These quotations are mostly introduced with a “fulfillment” formula: “that the Scripture might be fulfilled…,” or similar. As mentioned earlier, this formula also appears connected to the last set of quotations from the previous section (12:38), which signals the conclusion of Jesus’ public ministry. As the Book of Signs draws to a close, the narrator explains why Jesus’ ministry has apparently failed to attract the great following the might be expected of the Messiah: the rejection of Jesus by his own people (1:10–11) fulfills Scripture. Otherwise, it would be a mystery why his many signs would fail to generate belief among people looking for the Messiah. This situation precisely corresponds to the words of Isaiah (John 12:37–40).
The theme of “fulfillment” of Scripture continues through the Book of Glory, and each instance is tied to the Messiah’s (unexpected, but not un-predicted) suffering and rejection. Jesus explains his betrayal by Judas as a fulfillment of Psalm 41:9 (John 13:18). Jesus quotes Psalm 69:4 to explain why his own people hated him without cause (John 15:25). The narrator sees several features of Jesus’ Crucifixion as a fulfillment of Scripture: the division of his clothes (19:24), the fact that his bones were not broken (19:36), and even his cry of thirst (19:28), though he does not say which Scripture this act fulfills (he surely had Psalm 69:21 in mind). All of the scriptural quotations in this part of the Gospel clarify that the Suffering and Death of the Messiah should not have been unexpected for those who knew how to read Scripture properly.
As already mentioned, the portions of the Gospel that do not contain quotations still interact with the Old Testament extensively. Jesus seems to make an important theological point in his conversation with Nathanael by asserting that angels will ascend and descend “on the Son of Man,” apparently a reference to Jacob’s ladder (Gen 28:12) such that Jesus now becomes the ladder connecting earth to heaven. Without quoting a specific verse, Jesus explains the significance of his own Death by citing the story of the bronze snake in Numbers 21:9 (John 3:14–15). Jesus always respects the law. His healing on the Sabbath (cf. 5:9, 16) did not violate Moses’ law (7:22–24). He maintains the Mosaic principle that requires two witnesses (8:17–18; cf. Deut 17:6; 19;15).
Sometimes characters in the Gospel display confusion over what the prophets said about the Messiah, or about how these things apply to Jesus. The crowd is confused by Jesus’ insistence that he will go away, because the law says (they claim) “that the Messiah will remain forever” (12:34), perhaps relying on Ezekiel 37:25 (“my servant David shall be their prince forever”). Here are some other examples of confusion on the part of the crowd in regard to Old Testament testimony regarding the Messiah.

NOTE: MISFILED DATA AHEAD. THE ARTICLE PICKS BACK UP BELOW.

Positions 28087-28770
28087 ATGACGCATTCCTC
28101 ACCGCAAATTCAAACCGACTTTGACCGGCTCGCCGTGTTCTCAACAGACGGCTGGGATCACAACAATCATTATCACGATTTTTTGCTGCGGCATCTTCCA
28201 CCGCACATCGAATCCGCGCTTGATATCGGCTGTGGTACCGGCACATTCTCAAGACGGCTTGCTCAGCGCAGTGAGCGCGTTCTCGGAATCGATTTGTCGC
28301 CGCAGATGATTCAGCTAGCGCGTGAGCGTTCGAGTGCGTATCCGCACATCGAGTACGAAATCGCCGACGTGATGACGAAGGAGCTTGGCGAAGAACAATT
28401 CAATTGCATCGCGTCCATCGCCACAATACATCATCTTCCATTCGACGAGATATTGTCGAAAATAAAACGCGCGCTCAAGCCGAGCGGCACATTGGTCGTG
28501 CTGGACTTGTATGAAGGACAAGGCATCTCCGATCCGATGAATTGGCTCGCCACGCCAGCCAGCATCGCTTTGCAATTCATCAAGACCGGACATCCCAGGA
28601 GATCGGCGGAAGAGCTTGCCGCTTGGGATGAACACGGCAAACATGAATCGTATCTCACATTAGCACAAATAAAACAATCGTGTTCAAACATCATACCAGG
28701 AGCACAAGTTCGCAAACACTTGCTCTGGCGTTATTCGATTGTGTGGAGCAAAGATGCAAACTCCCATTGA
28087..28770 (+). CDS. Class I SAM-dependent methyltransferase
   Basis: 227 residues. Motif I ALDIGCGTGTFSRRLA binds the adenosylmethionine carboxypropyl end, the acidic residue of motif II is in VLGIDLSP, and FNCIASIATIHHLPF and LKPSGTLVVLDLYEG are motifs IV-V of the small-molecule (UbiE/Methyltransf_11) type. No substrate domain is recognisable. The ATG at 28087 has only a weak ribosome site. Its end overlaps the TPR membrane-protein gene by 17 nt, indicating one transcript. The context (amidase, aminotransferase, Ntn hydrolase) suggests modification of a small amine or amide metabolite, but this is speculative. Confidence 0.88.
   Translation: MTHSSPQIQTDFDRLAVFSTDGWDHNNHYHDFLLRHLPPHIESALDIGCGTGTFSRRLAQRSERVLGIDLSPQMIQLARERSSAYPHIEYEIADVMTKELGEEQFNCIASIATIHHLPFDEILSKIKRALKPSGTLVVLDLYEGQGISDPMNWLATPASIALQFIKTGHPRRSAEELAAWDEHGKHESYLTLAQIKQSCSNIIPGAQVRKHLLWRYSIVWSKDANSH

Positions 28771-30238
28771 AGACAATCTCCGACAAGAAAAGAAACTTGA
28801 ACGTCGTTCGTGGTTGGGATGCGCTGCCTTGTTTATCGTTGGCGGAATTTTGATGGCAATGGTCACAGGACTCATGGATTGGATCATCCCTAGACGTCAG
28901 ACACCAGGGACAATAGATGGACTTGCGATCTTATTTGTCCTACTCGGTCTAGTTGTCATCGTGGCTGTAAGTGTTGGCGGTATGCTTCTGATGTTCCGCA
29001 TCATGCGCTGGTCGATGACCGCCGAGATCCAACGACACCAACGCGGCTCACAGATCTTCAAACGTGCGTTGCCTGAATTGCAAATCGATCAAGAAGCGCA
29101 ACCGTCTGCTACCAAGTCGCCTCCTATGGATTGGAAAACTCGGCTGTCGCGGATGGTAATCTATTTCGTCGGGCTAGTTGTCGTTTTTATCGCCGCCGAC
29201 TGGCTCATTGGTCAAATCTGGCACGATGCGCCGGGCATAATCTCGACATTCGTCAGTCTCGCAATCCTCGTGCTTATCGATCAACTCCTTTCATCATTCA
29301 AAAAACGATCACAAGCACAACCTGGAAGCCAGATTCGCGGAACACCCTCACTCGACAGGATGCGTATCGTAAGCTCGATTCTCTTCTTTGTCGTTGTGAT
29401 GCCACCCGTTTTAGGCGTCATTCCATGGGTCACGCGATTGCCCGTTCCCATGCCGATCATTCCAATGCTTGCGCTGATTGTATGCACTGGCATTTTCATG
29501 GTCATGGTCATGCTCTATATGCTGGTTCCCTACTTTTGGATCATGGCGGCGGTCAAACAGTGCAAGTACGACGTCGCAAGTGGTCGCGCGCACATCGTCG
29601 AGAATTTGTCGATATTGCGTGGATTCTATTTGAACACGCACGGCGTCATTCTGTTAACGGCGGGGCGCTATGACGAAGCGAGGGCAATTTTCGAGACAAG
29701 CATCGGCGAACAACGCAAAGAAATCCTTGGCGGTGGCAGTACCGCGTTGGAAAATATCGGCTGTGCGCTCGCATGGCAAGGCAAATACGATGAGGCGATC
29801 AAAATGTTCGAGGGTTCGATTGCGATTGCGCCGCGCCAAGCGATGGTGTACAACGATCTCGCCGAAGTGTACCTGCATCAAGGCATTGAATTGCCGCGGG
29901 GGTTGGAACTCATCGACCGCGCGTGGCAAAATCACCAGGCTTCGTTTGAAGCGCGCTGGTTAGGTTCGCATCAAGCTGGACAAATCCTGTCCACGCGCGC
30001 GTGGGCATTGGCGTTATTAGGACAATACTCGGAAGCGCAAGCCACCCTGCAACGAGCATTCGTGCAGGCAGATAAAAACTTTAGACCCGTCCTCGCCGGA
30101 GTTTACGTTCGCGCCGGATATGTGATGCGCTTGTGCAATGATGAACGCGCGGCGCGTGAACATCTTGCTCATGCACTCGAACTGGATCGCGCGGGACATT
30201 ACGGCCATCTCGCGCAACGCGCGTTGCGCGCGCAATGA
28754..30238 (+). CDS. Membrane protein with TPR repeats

Yet we know where this man is from; but when the Messiah comes, no one will know where he is from.John 7:27
Others said, “This is the Messiah.” But some asked, “Surely the Messiah does not come from Galilee, does he? 42 Has not the scripture said that the Messiah is descended from David and comes from Bethlehem, the village where David lived?”John 7:41–42
The Gospel of John shows that Jesus is the fulfillment of Israel’s Scriptures, though often in unexpected ways. God speaks through the Old Testament, and he speaks about Jesus.
Questions for Discussion
Early in the Gospel, Jesus tells Nathanael that he “will see heaven opened and the angels of God ascending and descending on the Son of Man” (1:51). What does Jesus mean? Does this statement have anything to do with the story in Genesis 28:10–22?
The “Bread of Life” discourse (6:24–59) interacts with the story of Exodus 16 and its retelling in Psalm 78. What point does Jesus want to make about these Old Testament texts? How does the crowd resemble their ancestors? Compare 6:52, 61 with Exodus 16:1–3.
At 12:37–41, John quotes two passages from Isaiah (53:1; 6:9–10) and asserts that “Isaiah said these things because he saw his glory and spoke about him” (12:41). Whose glory did Isaiah see, and where did he speak about his glory? See especially Isaiah 6.
The Gospel of John uses Moses’ name 13 times: 1:17, 45; 3:14; 5:45–47; 6:32; 7:19, 22–23; 9:28–29. Does the Gospel present Moses positively or negatively in comparison with Jesus?
What does the crowd claim about Abraham in John 8, and how does Jesus respond?